Tuesday night at NMK’s Beers & Innovation 6 was great craic*.
The diverse backgrounds of the speakers worked a treat in terms of covering-off both the analytical and practical aspects of social media, and the perspectives, strategies and lessons learnt from marketing, entrepreneurship and large portals (or “super networks”).
And although Yahoo! CEO Terry Semel was in London on Tuesday for a keynote at the IAB Engage conference, sadly he didn’t make along 😉
Tim Morgan (spookily, a fellow former alumnus of Ernst & Young, where I was international Web Editor in 98/99) gave an interesting summation of what has happened in the first 10 weeks since Mint Digital had launched the Islandoo social network for Channel 4’s ‘Shipwrecked’ series.
He expressed genuine surprise at how the network had grown and taken on a life of its own (22,000 profiles created since it launched, but more than that, over 2 million comments generated), with online parties, the development of a regular Wednesday game, and people even finding love through the network (well okay, if not love, at least something more “tangible”, to put it delicately, than a wave hello).
Communities take control
This was all community-initiated activity. In turn, people didn’t leave the site once they’d been eliminated from the TV selection competition, which embodied how the network has taken on a life beyond the narrow, selection-oriented goal of its creation.
In fact, being selected has become pretty much secondary to hanging out on the site, meeting people and just having fun. Islandoo is also developing its own social norms. At first people would sometimes get comments from others along the lines of “fan me and I’ll fan you.” Tim explained that to “fan” someone was a verb Mint coined (heh) as part of the larger framework of ratings and popularity that is simple to use and lends meaning and status to people on the site.
Brands and letting go
The funny thing was, after a few weeks, people turned against these solicitations, and the community rejected such behaviour. The level of community-driven activities and the rapid emergence of norms synched with a comment made by AOL’s Meg Pickard toward the close of the discussion, which is that there’s a deep-seated problem with brands trying to own the conversation on communities they create.
Why? Because they only create the infrastructure, I guess (‘tis the people that create the community and the “content” ya see), and brands need to relinquish the controlling mindset that has defined the brand mentality since the emergence of mass communication because they’re no longer broadcasting. With networks like Islandoo they are just facilitating engagement and the people are serving and entertaining themselves.
Mash-up of an identity and topic-based network?
As such Islandoo is perhaps a hybrid example of what Meg termed an ‘identity-based’ social network and a ‘topic-based’ social network. Getting selected for Shipwrecked (topic) was the founding pretext for creating and (initially at least) joining the site. But now it’s mutated into something else: a place to hang out and talk about stuff, upload your videos, blog, and generally meet and shoot the breeze / get up to stuff with other fun-loving, “Alpha” (ie, confident, extrovert) people; an identity space. The DNA and relevance of the community has changed.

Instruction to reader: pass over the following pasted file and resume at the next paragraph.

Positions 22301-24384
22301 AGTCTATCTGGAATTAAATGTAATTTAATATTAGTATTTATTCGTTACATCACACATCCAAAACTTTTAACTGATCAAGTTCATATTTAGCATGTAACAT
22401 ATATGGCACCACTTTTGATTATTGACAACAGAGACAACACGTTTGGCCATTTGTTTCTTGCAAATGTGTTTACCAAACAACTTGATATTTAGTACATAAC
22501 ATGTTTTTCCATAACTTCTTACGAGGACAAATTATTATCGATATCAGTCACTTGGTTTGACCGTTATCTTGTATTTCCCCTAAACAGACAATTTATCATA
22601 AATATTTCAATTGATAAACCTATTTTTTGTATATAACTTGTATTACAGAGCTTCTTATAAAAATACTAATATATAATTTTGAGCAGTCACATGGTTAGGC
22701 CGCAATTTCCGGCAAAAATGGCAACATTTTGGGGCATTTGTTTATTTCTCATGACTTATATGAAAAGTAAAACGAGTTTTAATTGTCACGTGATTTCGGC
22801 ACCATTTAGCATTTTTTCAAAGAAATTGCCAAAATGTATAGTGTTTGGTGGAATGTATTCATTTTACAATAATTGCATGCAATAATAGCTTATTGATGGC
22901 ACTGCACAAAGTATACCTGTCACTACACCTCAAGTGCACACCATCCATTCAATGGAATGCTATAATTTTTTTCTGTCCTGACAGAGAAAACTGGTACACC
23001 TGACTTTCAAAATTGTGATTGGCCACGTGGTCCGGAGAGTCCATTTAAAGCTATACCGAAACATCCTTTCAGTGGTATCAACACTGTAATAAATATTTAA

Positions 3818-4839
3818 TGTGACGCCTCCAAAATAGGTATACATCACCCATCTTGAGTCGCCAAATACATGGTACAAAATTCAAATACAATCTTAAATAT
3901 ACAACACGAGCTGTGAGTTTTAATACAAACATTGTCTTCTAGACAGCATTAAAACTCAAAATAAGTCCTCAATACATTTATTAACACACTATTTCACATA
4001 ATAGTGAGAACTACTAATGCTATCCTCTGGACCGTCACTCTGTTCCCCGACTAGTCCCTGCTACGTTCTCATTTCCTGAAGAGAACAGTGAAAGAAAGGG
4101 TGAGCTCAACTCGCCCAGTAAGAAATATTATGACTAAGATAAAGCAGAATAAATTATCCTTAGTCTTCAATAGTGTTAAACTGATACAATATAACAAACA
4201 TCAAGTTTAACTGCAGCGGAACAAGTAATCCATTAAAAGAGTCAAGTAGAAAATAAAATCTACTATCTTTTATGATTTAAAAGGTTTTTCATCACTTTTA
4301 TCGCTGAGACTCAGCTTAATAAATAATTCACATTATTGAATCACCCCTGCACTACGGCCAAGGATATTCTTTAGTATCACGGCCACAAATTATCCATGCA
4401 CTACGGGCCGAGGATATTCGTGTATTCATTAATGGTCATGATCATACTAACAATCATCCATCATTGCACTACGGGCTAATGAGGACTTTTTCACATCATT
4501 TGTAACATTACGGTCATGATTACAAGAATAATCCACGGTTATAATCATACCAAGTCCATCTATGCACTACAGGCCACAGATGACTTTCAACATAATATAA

Other people who attended – notably Alan Patrick – have noted Meg’s stress on context over content – “now context is king” she said). But what struck me was Meg’s closing observation that the challenge is how do you design for people that don’t think they’re taking part in a network and who don’t realise their activities will have collective and unselfish consequences? (Second spooky aside – Meg went to the same sixth-form college as my little brother!)
Sociable design – deeper than glossy surfaces
A flurry of debate surfaced when George Nimeh queried the design strengths of many social networks sites, notably MySpace. Tom Coates nailed it on the head when he said calling the event ‘Social By Design’ had never referred to the graphical design and art direction of a site.
Rather, “by design” referred to its purpose, with the importance residing in the sociability of its architecture, its usability, the degrees of personalisation offered and innovative seeding and marketing techniques, plus what speaker Philip Wilkinson of social-shopping site Crowdstorm termed the “social capital” of a site (echoing Umair Haque’s argument at Beers & Innovation 5) required to make it successful in what Philip amply demonstrated is now a very crowded space.
The number of “me-too” offerings in every category of social media that Philip listed, from to-do-lists to social bookmarking sites, has now multiplied far beyond sustainable limits.
Philip himself synched with Meg’s view on brands attempting to own the conversation in his number one tip for success in this space: don’t try to control your users’ behaviour.
His Top Five Tips list continued:
(2) Focus on product usability
(3) Stand out and get yourself seen because…
(4) …there’s never enough time
(5) Every user is important
To save you from over-long post fatigue I’ll cover other parts of the event in my next post.
For now, check out these posts so far from speakers and delegates (please add any other posts on the event in the comments or mail to deirdre.molloy (AT) chinwag (DOT) com as even WordPress, Bloglines and Technorati combined don’t capture everything, thanks):
Alan Patrick (Broadstuff) – November 15 2006
Sue Thomas (De Montfort University) – November 15 2006
Rob McKinnon (London Ruby User Group) – November 15 2006
Meg Pickard (AOL / meish) – November 15 2006
Tom Coates (Yahoo! / Plasticbag) – November 15 2006
Andrew Whitehouse – November 16 2006
[* the lowdown on craic will be given in my next post – I know, so dreadful of me to keep you in suspenders 😉 ].